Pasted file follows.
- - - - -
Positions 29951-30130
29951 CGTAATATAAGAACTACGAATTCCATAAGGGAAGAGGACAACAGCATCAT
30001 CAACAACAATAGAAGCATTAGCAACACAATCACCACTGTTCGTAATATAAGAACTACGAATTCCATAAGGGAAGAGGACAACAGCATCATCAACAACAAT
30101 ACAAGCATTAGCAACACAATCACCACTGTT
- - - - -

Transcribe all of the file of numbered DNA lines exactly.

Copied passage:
Positions 29951-30130
29951 CGTAATATAAGAACTACGAATTCCATAAGGGAAGAGGACAACAGCATCAT
30001 CAACAACAATAGAAGCATTAGCAACACAATCACCACTGTTCGTAATATAAGAACTACGAATTCCATAAGGGAAGAGGACAACAGCATCATCAACAACAAT
30101 ACAAGCATTAGCAACACAATCACCACTGTT